Regardless of which station you choose to arrive at, my top tip is to use Trainline to find the cheapest deals on rail tickets across the UK, as these guys use split-fare technology to get you the best prices.
Booking in advance with Trainline can throw up some surprisingly cheap fares, especially as this site also allows you to easily compare routes and journey times.
Alternatively, you can drive to Dorset – this will grant you the most flexibility when you are down in this rural county, especially if you are planning to hike and sightsee off the beaten track.
If you don’t have a car, you may consider renting one and I highly recommend Discover Cars for the job, as they offer some super deals on short-term hires and are very reputable.
Learn more about how to score a great deal when renting a car in the UK using these handy top 12 tips I swear by!
How to Get Around Dorset?
There’s no doubt that the easiest way to explore Dorset is via 4 wheels, however there are several good bus services (especially in the summer) that can help you get around if you don’t have a vehicle.
The Jurassic Coaster and Purbeck Breezer buses are probably the most useful for beach go-ers, especially those who want to enjoy parts of the Southwest Coast Path.
These tourist-friendly routes are also ideal for those who just plan to sightsee, and sitting on their top deck sure does give some epic views!
Learn more about the Purbeck Breezer here.
If you don’t want to catch public transport, then cycling is also an option for getting around Dorset.
Although there are some designated trails, as well as calm and quiet country roads to enjoy, do beware there’s plenty of hills too!
Where to Stay in Dorset?
Bournemouth, Weymouth and Lyme Regis all have a heap of accommodation options.
However, Swanage would be my pick when it comes to a quieter beachside place to base yourself.
It’s just so beautiful there, and so near to many of Dorset’s best beaches and attractions, that it’s hard to pass up!
When it comes to accommodation in Swanage, you’ll be hard-pressed to find a better deal than the YHA Swanage, which has both private rooms and dorms.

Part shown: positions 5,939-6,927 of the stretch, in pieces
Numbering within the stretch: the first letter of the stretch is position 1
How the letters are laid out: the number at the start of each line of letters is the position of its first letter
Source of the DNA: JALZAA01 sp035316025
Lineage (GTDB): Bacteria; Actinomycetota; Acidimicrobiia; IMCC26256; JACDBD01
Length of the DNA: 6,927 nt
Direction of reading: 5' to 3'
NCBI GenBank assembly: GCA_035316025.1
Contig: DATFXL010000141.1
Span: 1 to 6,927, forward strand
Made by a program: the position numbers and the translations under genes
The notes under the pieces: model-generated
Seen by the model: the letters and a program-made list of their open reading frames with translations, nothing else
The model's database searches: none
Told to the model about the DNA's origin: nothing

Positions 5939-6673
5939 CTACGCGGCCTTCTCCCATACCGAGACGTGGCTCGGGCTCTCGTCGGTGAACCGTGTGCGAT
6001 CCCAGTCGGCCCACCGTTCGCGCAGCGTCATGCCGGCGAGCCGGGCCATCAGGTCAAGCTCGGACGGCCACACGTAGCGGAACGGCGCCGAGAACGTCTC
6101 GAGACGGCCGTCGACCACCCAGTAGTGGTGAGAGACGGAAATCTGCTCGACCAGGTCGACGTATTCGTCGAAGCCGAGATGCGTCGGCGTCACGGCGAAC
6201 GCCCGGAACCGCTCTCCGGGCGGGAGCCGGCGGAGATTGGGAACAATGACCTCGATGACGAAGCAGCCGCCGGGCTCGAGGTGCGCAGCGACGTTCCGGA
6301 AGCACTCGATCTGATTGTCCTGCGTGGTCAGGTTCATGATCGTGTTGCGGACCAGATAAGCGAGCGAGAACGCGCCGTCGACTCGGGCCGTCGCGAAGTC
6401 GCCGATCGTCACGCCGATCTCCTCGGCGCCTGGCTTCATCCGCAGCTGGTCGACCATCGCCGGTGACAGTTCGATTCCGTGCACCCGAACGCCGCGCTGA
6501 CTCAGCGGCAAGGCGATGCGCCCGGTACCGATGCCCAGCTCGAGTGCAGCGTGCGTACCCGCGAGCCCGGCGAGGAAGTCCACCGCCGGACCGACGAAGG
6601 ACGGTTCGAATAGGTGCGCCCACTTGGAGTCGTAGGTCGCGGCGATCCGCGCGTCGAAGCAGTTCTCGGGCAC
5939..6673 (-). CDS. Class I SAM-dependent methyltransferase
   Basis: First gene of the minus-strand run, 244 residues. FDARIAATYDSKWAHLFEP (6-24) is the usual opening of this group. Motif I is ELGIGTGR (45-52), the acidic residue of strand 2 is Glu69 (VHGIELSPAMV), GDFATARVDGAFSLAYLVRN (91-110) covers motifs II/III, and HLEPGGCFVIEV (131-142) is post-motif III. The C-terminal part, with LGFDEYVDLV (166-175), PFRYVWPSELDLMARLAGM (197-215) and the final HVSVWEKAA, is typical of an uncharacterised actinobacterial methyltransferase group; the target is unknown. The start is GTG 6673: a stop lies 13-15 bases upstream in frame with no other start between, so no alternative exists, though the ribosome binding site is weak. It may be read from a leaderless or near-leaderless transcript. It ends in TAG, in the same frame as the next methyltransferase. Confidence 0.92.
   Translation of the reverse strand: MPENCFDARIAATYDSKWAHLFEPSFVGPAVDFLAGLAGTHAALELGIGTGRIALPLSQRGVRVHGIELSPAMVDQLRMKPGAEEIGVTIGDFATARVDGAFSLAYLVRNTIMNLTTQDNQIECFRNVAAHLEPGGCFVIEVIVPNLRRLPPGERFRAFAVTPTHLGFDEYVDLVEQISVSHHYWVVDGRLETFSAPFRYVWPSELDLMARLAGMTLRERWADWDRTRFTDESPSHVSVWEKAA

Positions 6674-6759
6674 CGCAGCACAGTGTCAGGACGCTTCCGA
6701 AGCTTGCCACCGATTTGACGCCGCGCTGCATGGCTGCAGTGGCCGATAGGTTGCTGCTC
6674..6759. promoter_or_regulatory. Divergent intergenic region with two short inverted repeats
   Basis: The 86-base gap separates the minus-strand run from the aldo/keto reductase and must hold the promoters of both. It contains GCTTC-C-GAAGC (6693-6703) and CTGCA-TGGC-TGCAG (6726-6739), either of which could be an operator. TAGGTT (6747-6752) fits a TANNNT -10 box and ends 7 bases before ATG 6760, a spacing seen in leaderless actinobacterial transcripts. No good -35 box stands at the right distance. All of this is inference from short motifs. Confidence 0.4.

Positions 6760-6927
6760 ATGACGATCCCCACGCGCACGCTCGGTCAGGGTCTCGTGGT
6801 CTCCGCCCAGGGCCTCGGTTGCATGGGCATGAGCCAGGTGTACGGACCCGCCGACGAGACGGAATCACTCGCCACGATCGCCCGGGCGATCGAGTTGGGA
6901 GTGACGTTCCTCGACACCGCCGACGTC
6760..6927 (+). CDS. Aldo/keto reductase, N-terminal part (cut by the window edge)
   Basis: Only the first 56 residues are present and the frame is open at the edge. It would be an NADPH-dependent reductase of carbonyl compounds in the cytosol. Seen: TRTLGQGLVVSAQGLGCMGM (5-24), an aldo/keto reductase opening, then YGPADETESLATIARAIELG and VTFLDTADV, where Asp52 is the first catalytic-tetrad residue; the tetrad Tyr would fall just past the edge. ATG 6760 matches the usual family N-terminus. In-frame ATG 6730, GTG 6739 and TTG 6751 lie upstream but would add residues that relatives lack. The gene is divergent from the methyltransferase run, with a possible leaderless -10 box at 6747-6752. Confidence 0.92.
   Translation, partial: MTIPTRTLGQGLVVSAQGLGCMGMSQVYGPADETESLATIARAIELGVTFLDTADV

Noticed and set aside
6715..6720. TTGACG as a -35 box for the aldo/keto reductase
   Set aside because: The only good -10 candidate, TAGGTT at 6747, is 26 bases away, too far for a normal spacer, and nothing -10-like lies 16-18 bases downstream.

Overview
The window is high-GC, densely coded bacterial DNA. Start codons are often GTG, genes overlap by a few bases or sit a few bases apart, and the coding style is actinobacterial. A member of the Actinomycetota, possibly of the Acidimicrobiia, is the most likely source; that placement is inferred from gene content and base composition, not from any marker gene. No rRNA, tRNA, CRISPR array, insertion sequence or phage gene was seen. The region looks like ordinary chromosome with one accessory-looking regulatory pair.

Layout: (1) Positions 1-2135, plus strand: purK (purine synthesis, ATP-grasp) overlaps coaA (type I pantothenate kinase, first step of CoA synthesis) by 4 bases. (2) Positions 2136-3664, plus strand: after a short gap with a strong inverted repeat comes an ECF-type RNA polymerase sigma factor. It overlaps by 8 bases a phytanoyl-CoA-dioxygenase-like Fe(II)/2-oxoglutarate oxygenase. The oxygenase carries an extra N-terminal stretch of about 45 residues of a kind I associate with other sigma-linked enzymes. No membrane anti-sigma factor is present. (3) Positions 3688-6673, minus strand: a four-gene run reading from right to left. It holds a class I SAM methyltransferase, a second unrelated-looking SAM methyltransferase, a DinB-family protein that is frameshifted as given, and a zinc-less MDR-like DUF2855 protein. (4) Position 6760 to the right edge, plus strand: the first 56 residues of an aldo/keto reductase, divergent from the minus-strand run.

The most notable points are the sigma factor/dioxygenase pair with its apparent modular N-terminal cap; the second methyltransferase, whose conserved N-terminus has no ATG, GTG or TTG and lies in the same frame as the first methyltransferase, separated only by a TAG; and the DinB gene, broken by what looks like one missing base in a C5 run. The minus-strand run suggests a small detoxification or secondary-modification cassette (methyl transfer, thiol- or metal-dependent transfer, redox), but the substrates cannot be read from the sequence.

For something more suited to groups looking for some self-catering accommodation, this Shepherd’s House, also in Swanage, is a top-rated 2 bedroom house that gets regular rave reviews thanks to its excellent comfort, cleanliness and location.
Just down the road, The Bear Hotel, in Wareham offers lovely double and family rooms with an onsite bar, restaurant and a charming boutique feel.
Otherwise, over in West Dorset, the wonderful Pumpkin View Cottage is the perfect Airbnb spot for 1-2 travellers near Dorcester. The owners are delightful and the property is beautifully peaceful and clean.
5 Packing Essentials for Dorset
#1 Walking Shoes – I highly recommend these lightweight and comfortable ones from North Face, which are perfect for the job, with a great level of support for those clifftop ascents!
#2 Waterproof, Windproof Jacket – Bringing a good waterproof and windproof jacket with you, no matter when you’re coming, is just plain sensible!
#3 Swimwear & Towel – I thoroughly recommend taking swimwear and a travel towel with you, especially if you’re coming in the summer!
#4 Camera – I love my Sony A6000, which never leaves my side during my travel adventures.
#5 Portable Charger – Come armed with 2 fully charged Anker portable chargers, so you can fire up your phone, camera or other devices whenever and wherever you need.
Where To Head After Dorset?
If Dorset has wet your appetite to explore more of the south of the UK (and who can blame you?!), then you’ll be glad to know it’s just a hop, skip and a jump to several other stunning areas around.
To the south, the wonderful Isle of Wight can easily be accessed by ferry and offers more great walking and glamping opportunities. Learn more in this list of the top things to do on the Isle of Wight.
Otherwise, to the west you have Devon and all the coastal hiking wonders this county provides or, to the east, the magnificent New Forest provides loads of great walks and cycling opps, as well as some fab pubs too!
Alternatively, to the north, the county of Somerset with the magnificent Cheddar Gorge and historic icons of Glastonbury and Wells shouldn’t be missed. Check out my list of the top 10 things to do in Somerset for more ideas.
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So there you have it, my list of the top 21 places to visit in Dorset!
Have you been to any of these before?
Which was your favourite?
Or have I missed your top pick out?
Please join the conversation in the comments box below…